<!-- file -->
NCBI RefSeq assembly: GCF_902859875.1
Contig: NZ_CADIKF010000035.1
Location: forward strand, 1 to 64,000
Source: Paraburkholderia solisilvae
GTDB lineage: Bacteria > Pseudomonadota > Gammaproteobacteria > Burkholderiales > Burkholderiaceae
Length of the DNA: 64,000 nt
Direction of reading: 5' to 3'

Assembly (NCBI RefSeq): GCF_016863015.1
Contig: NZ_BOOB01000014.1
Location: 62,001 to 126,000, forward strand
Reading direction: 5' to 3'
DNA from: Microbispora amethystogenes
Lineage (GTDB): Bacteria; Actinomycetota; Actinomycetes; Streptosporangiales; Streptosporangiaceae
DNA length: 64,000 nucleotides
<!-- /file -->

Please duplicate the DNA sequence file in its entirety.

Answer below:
NCBI RefSeq assembly: GCF_902859875.1
Contig: NZ_CADIKF010000035.1
Location: forward strand, 1 to 64,000
Source: Paraburkholderia solisilvae
GTDB lineage: Bacteria > Pseudomonadota > Gammaproteobacteria > Burkholderiales > Burkholderiaceae
Length of the DNA: 64,000 nt
Direction of reading: 5' to 3'

Assembly (NCBI RefSeq): GCF_016863015.1
Contig: NZ_BOOB01000014.1
Location: 62,001 to 126,000, forward strand
Reading direction: 5' to 3'
DNA from: Microbispora amethystogenes
Lineage (GTDB): Bacteria; Actinomycetota; Actinomycetes; Streptosporangiales; Streptosporangiaceae
DNA length: 64,000 nucleotides